The Federal Reserve needs to work harder to fight the perception that bankers on the boards of its regional branches benefit from their roles, a congressional watchdog agency said on Wednesday.
The Fed's 12 regional banks need to make clear that board members, most of whom have ties to financial firms, are not involved in regulatory decisions and do not benefit from special treatment, the Government Accountability Office said.
"While these relationships may not give rise to actual conflicts of interest, they can create the appearance of a conflict," the GAO warned.
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The agency, the investigative arm of Congress, pointed to a number of instances where problems of perception arose, although it did not say anyone abused their position.
Many institutions linked to directors of regional Fed banks took advantage of the central bank's emergency lending programs during the 2007-2009 financial crisis, underscoring the potential for conflicts, GAO said. At least 18 directors at 9 regional Fed banks were linked to firms that got emergency support from the central bank, the report said.
The report was mandated by the Dodd-Frank overhaul of financial rules that was put in place last July in an attempt to prevent future crises.
Fed Chairman Ben Bernanke said in a letter included with the report that the U.S. central bank agreed with GAO's recommendations and would implement them.
The report focused squarely on governance and board diversity issues, offering little fodder for Democrats who had hoped it might find that cozy ties with banks impacted regulatory policy, including decisions on bank bailouts, or led to a heavier focus on price stability at the expense of the central bank's full employment mandate.
Even so, a leading critic of the regional Fed system said the report merely confirmed that financial institutions have privileged status in making monetary policy.
"The financial community should certainly have a voice, but they shouldn't be picking voting members of a government agency. It's a kind of guild socialism," Representative Barney Frank told Reuters.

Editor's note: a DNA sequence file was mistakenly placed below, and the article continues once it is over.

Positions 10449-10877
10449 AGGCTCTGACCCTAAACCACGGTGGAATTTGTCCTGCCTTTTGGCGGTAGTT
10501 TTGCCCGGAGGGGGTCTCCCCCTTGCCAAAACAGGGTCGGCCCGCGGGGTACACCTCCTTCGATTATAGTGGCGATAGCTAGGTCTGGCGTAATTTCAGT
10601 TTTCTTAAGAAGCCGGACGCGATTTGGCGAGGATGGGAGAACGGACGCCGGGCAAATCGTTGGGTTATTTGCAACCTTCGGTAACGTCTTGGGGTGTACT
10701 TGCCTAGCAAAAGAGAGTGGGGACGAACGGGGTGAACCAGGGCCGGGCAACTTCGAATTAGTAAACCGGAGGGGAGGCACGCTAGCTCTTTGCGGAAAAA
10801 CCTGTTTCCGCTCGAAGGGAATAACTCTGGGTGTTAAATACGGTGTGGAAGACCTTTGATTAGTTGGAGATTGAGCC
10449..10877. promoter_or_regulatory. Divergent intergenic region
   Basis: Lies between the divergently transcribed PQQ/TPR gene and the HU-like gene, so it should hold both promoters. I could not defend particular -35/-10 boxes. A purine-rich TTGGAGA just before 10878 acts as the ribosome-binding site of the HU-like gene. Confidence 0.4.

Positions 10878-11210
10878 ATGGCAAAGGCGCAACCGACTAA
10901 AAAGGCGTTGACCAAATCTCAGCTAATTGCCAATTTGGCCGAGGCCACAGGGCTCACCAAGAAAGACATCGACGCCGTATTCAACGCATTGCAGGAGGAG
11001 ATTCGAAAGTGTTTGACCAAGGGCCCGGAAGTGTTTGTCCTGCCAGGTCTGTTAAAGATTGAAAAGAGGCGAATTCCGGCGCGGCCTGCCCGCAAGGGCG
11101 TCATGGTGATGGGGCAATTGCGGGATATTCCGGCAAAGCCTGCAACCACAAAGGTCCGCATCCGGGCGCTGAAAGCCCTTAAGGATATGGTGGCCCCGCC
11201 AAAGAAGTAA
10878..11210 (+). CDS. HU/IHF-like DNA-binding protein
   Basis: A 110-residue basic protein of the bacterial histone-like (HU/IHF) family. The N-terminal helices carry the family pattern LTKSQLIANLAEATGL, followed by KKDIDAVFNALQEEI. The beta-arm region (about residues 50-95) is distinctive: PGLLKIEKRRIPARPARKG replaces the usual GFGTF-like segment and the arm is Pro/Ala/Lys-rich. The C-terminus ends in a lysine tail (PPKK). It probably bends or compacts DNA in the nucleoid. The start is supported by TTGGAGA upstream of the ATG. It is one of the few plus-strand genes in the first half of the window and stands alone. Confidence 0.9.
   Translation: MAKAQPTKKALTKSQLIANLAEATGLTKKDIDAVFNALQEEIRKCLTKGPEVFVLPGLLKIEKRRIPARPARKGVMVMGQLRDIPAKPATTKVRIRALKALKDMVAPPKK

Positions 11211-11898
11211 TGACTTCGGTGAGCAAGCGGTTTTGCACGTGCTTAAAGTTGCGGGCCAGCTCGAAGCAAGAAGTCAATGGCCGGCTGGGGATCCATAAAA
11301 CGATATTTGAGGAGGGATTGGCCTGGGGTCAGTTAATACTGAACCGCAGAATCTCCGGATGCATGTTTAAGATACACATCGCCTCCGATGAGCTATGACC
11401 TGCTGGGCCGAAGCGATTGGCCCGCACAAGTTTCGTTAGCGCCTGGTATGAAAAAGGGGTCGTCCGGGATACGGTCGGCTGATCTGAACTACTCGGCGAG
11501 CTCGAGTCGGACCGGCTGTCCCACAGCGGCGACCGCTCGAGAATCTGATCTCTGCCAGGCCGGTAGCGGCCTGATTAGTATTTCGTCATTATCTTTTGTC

Frank wants the presidents of the 12 regional Fed banks, who vote on interest rate decisions, to be appointed by the White House and subject to Senate confirmation, as members of the central bank's Washington-based board are. He sees the regional bank presidents as more hawkish on inflation.
But such a change seems unlikely. Republicans who control the House of Representatives have been sympathetic to the regional Fed banks, which they view as a bulwark against the more interventionist policies favored by the Washington board.
The GAO credited the Fed for managing and tamping down actual conflicts of interest, and its recommendations centered on protecting the Fed's reputation.
Although the boards of Fed banks are supposed to have directors representing a range of groups, in practice many directors have ties to the financial industry, the report said. Labor and consumer groups tended to be less represented than other industry groups, it added.
GAO urged the regional Fed banks to clearly document directors' roles in bank regulation, and it recommended they create a process for letting directors step aside from dealing with matters where they might face a conflict of interest.
Stephen Friedman, a former Goldman Sachs chairman, was forced to step down as chairman of the New York Federal Reserve Bank's board when it emerged he bought shares in Goldman after it had won the right to borrow at the Fed's emergency lending window in September 2008. He was still on Goldman's board at the time.
That incident was one factor that prompted lawmakers to call for the GAO study.
Critics contend the extensive ties between the financial industry and the Fed fostered a culture of hands-off oversight that helped lay the groundwork for the financial crisis.
The study said that in actual practice, regional Fed directors have limited roles in supervision, regulation, and budgetary and personnel actions.
However, GAO warned that ties between the regional Fed banks and current and former directors connected to financial firms risk undermining the central bank's reputation.
"Without more complete documentation of the directors' roles and responsibilities with regard to supervision and regulation functions ... questions about reserve bank governance will remain," the report said.
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